Miss Hedge is a captivating antagonist, mainly because she avoids the homophobic cliches at all cost. In fact, I think it would be inaccurate to call her homophobic at all. Her villainy isn’t rooted in disliking Jamie for being gay. She dislikes him for challenging the status quo of the school, as well as the town – her job as a teacher seems to be telling kids not to follow their dreams because reality will make them factory workers. And on a more personal level, she dislikes him for insulting her. By avoiding the stereotypes and tropes of a character like this, the story feels more didactic than, say, a Love, Simon.
However, it appears that nothing gold can stay, and eventually, the film has to take off the makeup – and unfortunately, this ends up happening before the act is over. Jamie’s screenplay is spotty throughout its runtime, often utilizing dialogue that feels very Broadway; usually, film adaptations like this try to clean up the more stagey dialogue for a more human feel. But this is easy enough to overlook. It’s also easy to overlook the warning signs at the beginning of the third act, when the upbeat musical numbers disappear and are replaced with big 11 o’clock numbers and power ballads sung by individuals sitting casually in chairs. Hey, at least they’re singing beautifully, right? Worst case scenario is these scenes are cutting away from more interesting moments, like a brief sequence on a soccer field that is far too short and adds nothing to the plot.
But then…the final scene starts. And this smart, acerbic story loses all control. Everything finds itself wrapped up with a neat little bow, and oozing treacle and sap. In order to give the film a wholeheartedly feel-good ending (something I am not against, mind you), characters are forced to act against their nature, saying every single thought that comes into their mind without a filter, delivered in profoundly redundant cliches, and ultimately make the right decision, even if they have absolutely no reason to other than plot convenience. It’s the type of ending that feels more in place in a Hallmark movie – or, more accurately, a Disney Channel Original Movie. It’s a shame, too. If the film hadn’t dropped the ball so badly, the film might have been a damn near perfect movie musical.
At least the acting never falters, even as the film itself begins to stumble. A large part of this is because of Harwood’s powerhouse performance in the titular role. Harwood has real star energy from the jump, aided by the fact that he can really sing. His swagger and command over the camera, not to mention his ability to emote, is impressive, and he anchors the role with a likability and honesty most musicals would kill for. Equally impressive is Lancanshire as Jamie’s mother Margaret. Lancanshire has real mom energy, filled with nerves and honest emotions, and she sings the hell out of her big number, even if the film cuts away from her face so we don’t get to see it.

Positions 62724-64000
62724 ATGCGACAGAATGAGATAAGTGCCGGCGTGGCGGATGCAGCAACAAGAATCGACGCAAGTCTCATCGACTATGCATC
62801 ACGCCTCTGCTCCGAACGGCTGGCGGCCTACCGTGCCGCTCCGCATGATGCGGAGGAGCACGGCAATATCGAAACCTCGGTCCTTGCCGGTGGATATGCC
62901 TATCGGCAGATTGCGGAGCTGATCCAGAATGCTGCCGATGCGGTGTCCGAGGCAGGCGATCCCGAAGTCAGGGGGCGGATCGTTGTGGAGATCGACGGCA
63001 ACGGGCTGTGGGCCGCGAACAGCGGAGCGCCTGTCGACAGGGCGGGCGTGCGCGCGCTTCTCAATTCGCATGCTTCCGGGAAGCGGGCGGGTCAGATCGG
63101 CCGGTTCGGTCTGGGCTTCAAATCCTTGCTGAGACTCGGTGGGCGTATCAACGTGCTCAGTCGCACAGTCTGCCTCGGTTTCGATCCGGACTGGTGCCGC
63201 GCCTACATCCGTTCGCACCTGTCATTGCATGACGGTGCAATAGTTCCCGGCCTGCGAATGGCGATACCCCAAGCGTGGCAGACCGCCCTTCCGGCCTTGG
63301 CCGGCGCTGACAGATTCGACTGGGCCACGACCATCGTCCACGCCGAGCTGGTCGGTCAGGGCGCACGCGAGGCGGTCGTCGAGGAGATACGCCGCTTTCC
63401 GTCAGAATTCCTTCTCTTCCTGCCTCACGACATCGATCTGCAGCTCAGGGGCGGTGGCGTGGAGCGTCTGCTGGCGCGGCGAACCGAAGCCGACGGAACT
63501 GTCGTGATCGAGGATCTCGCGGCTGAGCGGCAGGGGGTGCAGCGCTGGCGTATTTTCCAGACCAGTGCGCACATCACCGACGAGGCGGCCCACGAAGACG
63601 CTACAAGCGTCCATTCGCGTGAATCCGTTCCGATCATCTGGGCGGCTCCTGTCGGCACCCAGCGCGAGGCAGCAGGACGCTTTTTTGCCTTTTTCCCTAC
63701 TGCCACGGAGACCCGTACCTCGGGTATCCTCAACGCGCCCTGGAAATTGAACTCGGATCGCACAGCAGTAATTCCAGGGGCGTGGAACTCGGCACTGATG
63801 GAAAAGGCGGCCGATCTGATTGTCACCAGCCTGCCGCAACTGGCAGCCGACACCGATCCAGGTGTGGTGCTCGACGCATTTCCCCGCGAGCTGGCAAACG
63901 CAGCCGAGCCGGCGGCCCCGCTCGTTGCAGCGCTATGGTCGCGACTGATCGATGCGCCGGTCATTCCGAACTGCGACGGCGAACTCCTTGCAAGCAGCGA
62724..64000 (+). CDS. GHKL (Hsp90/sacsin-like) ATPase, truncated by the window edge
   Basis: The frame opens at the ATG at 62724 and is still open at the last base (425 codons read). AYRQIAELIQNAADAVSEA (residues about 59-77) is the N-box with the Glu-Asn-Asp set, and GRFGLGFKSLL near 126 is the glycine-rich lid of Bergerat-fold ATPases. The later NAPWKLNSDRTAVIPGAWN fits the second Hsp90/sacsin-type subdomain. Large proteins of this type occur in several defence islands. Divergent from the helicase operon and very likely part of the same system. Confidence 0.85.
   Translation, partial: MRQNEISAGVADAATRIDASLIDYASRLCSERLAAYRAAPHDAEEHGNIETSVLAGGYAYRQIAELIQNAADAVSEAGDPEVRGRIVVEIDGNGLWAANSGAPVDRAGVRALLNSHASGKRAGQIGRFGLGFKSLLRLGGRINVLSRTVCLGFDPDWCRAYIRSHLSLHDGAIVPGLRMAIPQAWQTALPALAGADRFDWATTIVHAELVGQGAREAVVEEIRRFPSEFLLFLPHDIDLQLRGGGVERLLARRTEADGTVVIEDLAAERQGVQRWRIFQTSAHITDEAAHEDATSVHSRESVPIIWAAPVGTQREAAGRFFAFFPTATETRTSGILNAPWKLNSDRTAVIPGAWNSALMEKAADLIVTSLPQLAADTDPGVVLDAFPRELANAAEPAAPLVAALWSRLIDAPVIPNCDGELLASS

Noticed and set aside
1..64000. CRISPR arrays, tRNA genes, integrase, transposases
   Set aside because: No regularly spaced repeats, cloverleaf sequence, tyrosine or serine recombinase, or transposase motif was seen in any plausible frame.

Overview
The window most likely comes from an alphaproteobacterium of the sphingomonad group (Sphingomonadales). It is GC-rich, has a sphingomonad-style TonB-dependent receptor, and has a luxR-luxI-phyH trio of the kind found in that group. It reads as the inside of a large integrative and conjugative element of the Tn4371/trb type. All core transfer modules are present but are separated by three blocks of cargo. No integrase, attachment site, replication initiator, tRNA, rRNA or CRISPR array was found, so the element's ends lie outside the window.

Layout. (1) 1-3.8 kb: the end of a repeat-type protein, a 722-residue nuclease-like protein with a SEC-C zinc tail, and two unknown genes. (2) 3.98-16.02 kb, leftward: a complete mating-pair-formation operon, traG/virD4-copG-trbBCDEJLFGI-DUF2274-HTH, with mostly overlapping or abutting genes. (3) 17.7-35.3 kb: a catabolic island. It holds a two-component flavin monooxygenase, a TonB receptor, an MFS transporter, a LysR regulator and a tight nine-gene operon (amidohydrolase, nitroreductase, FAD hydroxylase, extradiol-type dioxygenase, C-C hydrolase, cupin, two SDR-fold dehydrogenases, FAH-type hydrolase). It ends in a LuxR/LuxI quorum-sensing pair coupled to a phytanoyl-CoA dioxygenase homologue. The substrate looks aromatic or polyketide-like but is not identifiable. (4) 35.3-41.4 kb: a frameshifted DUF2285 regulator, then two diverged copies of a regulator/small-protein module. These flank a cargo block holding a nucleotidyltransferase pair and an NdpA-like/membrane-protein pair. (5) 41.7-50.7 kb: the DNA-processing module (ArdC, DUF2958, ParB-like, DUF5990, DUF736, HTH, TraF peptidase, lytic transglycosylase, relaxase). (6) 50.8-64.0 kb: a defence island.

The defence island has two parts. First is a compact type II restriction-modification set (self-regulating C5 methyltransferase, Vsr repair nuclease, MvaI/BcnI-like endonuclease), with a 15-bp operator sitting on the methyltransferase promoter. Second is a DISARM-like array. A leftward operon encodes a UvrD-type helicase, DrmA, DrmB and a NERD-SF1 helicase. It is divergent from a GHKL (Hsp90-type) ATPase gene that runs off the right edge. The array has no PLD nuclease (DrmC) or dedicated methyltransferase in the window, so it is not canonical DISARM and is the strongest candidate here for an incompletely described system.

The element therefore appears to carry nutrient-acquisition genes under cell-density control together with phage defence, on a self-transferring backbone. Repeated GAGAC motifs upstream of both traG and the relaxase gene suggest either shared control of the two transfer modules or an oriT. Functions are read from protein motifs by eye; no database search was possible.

Amongst Jamie’s other friends, I want to provide some praise for Lauren Patel as Jamie’s Muslim friend Pritti. Patel’s role is unexpectedly complex – timid and bullied when facing her schoolmates, yet open and funny and loving with her close friends. This is an incredibly honest portrayal of a character like this, and Patel plays it well. Meanwhile, Richard E. Grant does what he always does: shows up briefly, hams it up, eats the scenery whole, and steals the damn show. He’s not a very strong singer – not quite Russell Crowe bad, but still noticeably so – but he acts so well you’re willing to overlook his hilarious attempts to croon.
The rest of the cast does their duties to the letter, often admirably. Bottomley is what you’d expect in a bully, Horgan in an authoritarian teacher, and Ineson in a homophobic father – I’d say Ineson leads the pack here in performances, at least mining for something deeper in an otherwise-obvious role. Oh, and there are two performers in particular I want to shout out, not because of their screen time, but because of how they use that time. I’m referring, of course, to Kacie Doocey and Saskia Davis as Becca and Bex, the popular girls in school who love to gossip and manipulate. These girls devour every moment they are on screen, sing the hell out of their big musical number, and are simply just a joy to appear. If you’re looking to turn a background performance into a future career as lead performers, watch what these girls are doing. They are remarkable, and I cannot take my eyes off them.
Everybody’s Talking About Jamie is what you look for in Friday night musical entertainment. It’s got wit, charm, and heart. You’ll leave tapping your toes, even if only one or two songs are actually memorable. Maybe you’ll even cry a little. Who knows? The only thing holding me back from a full-throated appraisal is that damn ending. I cannot overstate how sour a taste it left in my mouth. Yet at the end of the day, I don’t find myself thinking about the ending. I think back on the desire to tap my toes, the joy I felt in watching Harwood’s performance, and that incredible “This Was Me” number. And I want people to share in that joy too.
Everybody’s Talking About Jamie will stream on Amazon Prime on Friday, September 17th